She was later named as the Firefighter of the Year by the West Jordan Exchange Club. New firefighter Jacob Sorensen took his oath of office and received his badge. After being hired by the department, every new firefighter must go through a one-year probation period before their badge pinning. Sorensen is the newest member of the department to complete that probationary period. Sorensen has been a member of the Utah Army National Guard for 10 years and has served in three deployments. He has also earned several awards for his rescue efforts with them. In 2012, after coming home from his first two deployments, Sorensen began volunteering with the Mendon, Utah, fire department. He volunteered there for roughly a year before being sent to Afghanistan for a third deployment. “On this deployment, I was put into a platoon with multiple full-time firefighters, to include West Jordan Paramedic Zack Kesler,” said Sorensen. “Seeing how these guys operated and how their attitudes were, I was drawn to them.” Sorensen and his wife are expecting their first child this August. Finally, two new full-time staff members have been added to the West Jordan Fire Department. Within the department, the need for employees to help with logistics and education programs is always present. The question of how to adequately staff for these duties can sometimes be a challenge. Through recent retirements, a fire captain position was eliminated, which freed up availability for two civilian employees. “They have both done an amazing job in the six months that they have been here,” said McElreath. Terron Bowen was hired as the Fire Service Officer for logistics, with duties including maintaining the department’s fleet and inventorying medical supplies. Prior to being hired with West Jordan Fire Department, Bowen entered the field as volunteer firefighter in 2012. He is currently also working as a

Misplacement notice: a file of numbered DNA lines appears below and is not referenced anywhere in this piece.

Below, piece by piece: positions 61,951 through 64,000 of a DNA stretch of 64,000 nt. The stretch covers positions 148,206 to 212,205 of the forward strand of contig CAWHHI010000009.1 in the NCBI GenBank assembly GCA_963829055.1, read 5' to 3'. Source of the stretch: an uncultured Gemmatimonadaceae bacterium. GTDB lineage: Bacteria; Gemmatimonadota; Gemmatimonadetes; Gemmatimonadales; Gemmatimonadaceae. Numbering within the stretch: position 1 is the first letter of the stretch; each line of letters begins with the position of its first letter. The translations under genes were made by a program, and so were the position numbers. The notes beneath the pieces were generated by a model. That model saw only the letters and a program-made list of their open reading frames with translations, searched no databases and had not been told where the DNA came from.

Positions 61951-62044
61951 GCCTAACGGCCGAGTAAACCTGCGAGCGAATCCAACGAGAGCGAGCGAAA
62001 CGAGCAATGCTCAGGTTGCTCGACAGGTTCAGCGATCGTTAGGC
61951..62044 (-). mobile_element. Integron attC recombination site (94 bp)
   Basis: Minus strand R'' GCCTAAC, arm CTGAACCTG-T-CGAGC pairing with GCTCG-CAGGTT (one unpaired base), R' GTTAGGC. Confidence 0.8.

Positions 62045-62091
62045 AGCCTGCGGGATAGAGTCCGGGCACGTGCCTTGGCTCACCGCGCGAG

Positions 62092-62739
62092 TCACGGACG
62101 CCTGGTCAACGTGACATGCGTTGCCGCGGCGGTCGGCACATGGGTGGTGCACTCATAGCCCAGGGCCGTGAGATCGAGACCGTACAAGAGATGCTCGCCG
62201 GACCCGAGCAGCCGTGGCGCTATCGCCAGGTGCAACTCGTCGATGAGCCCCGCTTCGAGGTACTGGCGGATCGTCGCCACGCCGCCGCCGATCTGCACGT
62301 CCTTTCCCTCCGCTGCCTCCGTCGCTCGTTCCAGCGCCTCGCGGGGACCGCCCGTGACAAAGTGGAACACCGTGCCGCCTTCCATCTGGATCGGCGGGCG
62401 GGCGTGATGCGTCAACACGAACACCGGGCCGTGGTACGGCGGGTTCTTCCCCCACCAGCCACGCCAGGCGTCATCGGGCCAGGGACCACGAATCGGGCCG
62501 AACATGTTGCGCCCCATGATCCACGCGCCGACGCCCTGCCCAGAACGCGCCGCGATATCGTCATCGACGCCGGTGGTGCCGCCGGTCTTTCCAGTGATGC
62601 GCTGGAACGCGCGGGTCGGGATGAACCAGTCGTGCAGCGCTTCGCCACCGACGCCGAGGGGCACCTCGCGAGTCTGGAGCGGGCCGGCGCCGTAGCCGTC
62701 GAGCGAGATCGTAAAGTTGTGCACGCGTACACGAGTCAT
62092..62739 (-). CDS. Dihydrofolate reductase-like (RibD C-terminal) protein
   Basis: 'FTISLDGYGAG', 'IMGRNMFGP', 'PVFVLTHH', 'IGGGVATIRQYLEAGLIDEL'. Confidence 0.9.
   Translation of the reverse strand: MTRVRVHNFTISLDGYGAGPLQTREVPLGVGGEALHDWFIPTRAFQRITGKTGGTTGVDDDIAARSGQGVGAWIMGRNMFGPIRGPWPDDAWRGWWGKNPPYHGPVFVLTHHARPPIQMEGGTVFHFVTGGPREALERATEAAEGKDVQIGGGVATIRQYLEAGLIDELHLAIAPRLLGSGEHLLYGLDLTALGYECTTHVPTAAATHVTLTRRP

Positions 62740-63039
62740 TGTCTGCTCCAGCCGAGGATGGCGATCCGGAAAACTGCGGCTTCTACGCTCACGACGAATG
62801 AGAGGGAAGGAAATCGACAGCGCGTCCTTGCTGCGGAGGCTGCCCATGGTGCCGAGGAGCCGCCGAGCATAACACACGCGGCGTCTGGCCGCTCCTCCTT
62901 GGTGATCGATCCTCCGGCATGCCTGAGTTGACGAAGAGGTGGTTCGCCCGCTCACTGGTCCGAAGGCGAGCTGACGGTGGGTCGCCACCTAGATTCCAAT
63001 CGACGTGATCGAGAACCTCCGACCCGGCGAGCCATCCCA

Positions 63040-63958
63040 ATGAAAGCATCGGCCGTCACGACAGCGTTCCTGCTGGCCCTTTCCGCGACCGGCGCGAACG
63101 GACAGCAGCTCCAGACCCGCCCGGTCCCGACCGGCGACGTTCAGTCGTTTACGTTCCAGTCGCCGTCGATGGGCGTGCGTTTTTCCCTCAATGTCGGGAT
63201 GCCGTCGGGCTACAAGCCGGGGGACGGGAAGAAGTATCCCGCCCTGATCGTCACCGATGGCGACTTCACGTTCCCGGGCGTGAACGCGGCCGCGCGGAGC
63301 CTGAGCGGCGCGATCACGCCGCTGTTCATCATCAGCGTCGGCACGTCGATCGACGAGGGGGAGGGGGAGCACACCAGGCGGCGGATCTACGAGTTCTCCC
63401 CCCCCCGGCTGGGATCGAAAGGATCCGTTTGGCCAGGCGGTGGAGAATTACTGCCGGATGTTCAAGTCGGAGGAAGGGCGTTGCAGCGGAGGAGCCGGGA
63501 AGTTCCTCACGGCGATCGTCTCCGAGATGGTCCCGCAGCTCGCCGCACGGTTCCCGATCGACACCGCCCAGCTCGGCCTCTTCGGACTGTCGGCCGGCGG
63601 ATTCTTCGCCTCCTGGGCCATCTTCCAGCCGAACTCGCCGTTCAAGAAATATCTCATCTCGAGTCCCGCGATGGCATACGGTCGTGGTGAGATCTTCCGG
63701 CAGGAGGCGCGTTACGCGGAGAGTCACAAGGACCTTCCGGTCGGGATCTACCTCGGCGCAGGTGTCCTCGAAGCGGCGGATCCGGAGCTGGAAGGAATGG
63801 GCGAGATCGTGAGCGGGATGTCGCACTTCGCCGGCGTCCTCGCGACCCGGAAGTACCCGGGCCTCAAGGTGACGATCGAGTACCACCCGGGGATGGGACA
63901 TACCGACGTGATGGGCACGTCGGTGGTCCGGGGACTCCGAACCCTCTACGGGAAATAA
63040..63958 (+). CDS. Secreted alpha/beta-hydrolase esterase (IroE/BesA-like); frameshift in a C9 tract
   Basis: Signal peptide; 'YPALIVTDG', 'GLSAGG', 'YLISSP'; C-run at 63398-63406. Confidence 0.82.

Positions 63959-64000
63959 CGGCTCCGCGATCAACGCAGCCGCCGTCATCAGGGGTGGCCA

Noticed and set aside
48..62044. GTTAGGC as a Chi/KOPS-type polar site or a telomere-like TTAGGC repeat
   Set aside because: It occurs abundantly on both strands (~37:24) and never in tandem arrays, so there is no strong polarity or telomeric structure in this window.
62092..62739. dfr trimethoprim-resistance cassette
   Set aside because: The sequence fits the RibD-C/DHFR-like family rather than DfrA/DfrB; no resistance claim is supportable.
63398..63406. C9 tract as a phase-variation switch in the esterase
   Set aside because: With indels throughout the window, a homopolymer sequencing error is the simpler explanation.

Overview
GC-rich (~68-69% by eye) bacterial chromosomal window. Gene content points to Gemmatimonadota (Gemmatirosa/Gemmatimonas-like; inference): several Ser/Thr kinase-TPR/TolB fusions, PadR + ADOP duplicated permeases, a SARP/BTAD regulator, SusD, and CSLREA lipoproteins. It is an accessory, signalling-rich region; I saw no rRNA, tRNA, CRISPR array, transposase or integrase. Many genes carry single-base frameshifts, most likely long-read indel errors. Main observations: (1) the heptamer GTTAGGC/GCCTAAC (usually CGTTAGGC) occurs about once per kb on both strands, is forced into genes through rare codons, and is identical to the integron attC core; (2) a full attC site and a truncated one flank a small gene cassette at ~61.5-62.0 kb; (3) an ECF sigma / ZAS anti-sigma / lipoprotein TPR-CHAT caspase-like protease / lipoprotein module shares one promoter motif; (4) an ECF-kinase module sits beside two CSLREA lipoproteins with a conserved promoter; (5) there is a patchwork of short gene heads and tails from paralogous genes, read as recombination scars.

part-time firefighter with Unified Fire Authority. Thomas Smith, known as Woody, was hired as the Fire Service Officer for prevention and public education. Part of his duties involve teaching merit badge classes to local Boy Scouts, teaching CPR classes and doing fire inspections. Smith also serves as a firefighter for Brigham City, South Ogden District and Unified Fire Authority. In 2016, he completed his bachelor’s degree from Utah Valley University in emergency services. Both Bowen and Smith aspire to become full-time firefighters. “It is probably in the future of their time that they will transition into being a firefighter, but we want to keep them for as long as we can doing what they are doing because they both do a great job,” said McElreath. When fully staffed, the department has 87 full-time employees. These changes come right before the department’s busiest time of the year. On June 14, the department issued its fire work restriction notice for dates surrounding Independence Day and Pioneer Day. “These restrictions are in place to help keep people and property safe,” stated McElreath in the release. l



Joy Stearns has her badge pinned by her father, Norman Bowen who has always been a “big supporter.” (West Jordan Fire Department)

for Mayor